Lecture discusses value of theater in Indian activism

“Is it art?”

A brief moment of silence followed UNC lecturer John Caldwell’s question at the Ackland Art Museum’s Art For Lunch program Wednesday on Sahmat’s Theatrical Origins.

Students, professors and Chapel Hill residents filled the gallery to eat lunch and hear Caldwell and Afroz Taj, an Asian studies associate professor, answer that question and speak about the role theater plays in Indian activism. The program directly relates to the museum’s current exhibit, “The Sahmat Collective: Art and Activism in India Since 1989.”

The Sahmat, an activist group that fights against religious fundamentalism and sectarianism, uses street theater to communicate with the portion of the population that normal theater or propaganda would not be able to reach, Taj said.

Stephanie Chen, a new Friends of the Ackland member, said she came to the discussion out of curiosity about theater’s impacts on culture.

“Hopefully, when you understand the culture, you’ll eventually branch out and understand the economic and political sides of that culture,” she said.

Sean Renegar, a junior Asian studies major, said he came so he could learn more about India.

“I’m here to expand my own knowledge,” he said.

Caldwell and Taj began the program with a vivid video clip of a theater group performing in the streets of India. They asked the audience about the Hindi word “tamasha,” meaning “entertaining spectacle” and explained how entertainment is a crucial form of communication for Indian activist groups.

Street theater groups aim to entertain people passing by and get some extra money, Caldwell said, but entertainment is only a small part of these street performers’ goal.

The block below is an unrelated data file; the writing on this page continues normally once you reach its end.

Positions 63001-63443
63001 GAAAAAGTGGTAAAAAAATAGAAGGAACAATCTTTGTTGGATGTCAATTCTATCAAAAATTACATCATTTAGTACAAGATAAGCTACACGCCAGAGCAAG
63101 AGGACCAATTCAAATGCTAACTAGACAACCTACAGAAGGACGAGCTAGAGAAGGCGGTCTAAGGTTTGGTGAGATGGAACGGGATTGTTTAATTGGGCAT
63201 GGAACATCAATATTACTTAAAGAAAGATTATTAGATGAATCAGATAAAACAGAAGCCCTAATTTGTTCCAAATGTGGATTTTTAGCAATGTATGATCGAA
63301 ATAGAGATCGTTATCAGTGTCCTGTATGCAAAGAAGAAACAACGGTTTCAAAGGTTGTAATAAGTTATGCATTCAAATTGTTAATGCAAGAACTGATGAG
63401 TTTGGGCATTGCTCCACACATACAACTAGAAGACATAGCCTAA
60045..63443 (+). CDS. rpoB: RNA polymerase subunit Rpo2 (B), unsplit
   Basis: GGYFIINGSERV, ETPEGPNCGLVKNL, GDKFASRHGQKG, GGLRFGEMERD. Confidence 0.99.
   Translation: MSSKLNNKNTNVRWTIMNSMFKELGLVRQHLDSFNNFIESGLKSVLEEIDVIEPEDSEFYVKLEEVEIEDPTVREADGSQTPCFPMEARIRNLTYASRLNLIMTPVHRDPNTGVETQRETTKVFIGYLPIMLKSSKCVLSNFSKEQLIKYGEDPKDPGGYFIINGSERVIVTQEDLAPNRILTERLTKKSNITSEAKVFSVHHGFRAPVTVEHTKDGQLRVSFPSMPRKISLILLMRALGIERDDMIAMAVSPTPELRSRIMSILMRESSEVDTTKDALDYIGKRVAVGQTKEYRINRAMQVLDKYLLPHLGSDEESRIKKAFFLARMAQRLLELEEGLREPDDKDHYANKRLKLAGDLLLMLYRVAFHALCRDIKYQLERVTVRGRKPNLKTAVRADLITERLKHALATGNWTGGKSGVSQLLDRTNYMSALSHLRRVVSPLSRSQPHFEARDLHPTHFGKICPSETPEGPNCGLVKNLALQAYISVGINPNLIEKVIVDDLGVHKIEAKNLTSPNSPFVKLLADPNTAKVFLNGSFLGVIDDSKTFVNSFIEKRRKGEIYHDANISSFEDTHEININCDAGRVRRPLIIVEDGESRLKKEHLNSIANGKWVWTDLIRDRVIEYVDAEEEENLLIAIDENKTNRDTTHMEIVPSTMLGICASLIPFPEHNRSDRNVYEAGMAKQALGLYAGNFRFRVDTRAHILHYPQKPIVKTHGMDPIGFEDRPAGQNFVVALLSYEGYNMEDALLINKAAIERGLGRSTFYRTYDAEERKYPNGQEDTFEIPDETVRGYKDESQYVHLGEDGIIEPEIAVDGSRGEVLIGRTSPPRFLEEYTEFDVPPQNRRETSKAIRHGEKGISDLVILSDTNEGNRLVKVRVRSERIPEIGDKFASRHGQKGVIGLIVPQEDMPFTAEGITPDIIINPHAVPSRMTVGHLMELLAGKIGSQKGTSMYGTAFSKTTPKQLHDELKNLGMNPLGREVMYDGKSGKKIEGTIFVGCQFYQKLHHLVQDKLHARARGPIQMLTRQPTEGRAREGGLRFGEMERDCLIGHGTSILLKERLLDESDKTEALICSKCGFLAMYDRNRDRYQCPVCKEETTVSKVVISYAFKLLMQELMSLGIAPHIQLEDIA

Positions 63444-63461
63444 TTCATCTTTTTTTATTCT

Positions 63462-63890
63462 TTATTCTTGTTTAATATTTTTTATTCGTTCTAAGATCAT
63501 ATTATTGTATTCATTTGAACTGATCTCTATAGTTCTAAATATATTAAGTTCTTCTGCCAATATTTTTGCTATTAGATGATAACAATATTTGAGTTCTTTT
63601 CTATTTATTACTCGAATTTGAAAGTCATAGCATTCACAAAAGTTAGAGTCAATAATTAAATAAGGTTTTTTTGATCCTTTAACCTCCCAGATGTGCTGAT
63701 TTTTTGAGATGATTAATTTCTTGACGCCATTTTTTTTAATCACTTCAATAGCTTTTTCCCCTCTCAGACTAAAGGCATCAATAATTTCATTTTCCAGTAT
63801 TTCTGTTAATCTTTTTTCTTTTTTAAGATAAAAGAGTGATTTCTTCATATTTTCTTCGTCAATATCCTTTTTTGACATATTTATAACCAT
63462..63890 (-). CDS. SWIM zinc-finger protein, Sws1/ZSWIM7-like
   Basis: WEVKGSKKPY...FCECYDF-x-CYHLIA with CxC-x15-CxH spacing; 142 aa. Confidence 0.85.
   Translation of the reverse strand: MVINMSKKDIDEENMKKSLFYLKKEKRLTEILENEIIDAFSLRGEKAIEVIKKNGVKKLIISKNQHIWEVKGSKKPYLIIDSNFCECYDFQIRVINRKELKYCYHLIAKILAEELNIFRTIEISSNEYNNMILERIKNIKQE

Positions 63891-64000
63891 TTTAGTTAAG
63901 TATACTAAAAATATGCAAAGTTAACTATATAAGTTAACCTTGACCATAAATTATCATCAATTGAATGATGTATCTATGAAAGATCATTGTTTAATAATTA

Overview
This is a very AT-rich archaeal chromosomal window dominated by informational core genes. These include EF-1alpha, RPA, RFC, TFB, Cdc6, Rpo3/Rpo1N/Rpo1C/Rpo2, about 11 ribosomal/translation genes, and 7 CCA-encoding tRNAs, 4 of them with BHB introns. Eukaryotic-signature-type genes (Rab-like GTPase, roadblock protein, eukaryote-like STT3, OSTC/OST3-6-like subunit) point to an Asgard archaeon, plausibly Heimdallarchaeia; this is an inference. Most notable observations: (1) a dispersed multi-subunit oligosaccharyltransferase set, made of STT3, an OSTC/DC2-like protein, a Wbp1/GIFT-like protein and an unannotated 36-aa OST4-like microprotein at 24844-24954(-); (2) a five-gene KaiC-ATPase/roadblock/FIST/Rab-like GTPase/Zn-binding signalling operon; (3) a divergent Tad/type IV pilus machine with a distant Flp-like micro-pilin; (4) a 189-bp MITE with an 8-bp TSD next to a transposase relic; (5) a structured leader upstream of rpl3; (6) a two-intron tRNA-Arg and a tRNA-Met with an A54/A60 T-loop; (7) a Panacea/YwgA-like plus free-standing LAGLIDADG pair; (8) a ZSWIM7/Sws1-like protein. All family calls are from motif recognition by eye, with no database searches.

“There’s no formality,” Taj said.

The groups have no formal costumes, timing or props when they perform. He said they aim to give an impromptu performance and convey the messages they fight for to as many people as possible.

Taj said since there is a high illiteracy rate in India, activists need a way other than writing and reading to convey messages.

“For those with no voice, the group fights for speech and unity,” Taj said.

Caldwell said other issues street theater groups fight for include free speech and anti-communalism. The audience discussed whether art, like street performances and the modern pieces in the Sahmat Collective, can be considered art if they could also be propaganda and serve a political purpose.

“It’s very intentionally not art for art’s sake. It’s art for social progress and uplift and political agendas,” Caldwell said.

Rachana Umashankar, who teaches Hindi-Urdu classes in the Asian studies department, brought her students to the discussion during their class.

“I think a really important part of learning language is knowing about the region’s culture, so this was a great opportunity,” she said.

Taj said the main thought he wanted the audience to walk away with is that changes are being made. He said he thinks street theater will be an influential form of political activism in India and a key part of Indian culture for many years to come.

“Street theater will be an influence in India for at least 10 years or until they find a different means of communication,” he said.


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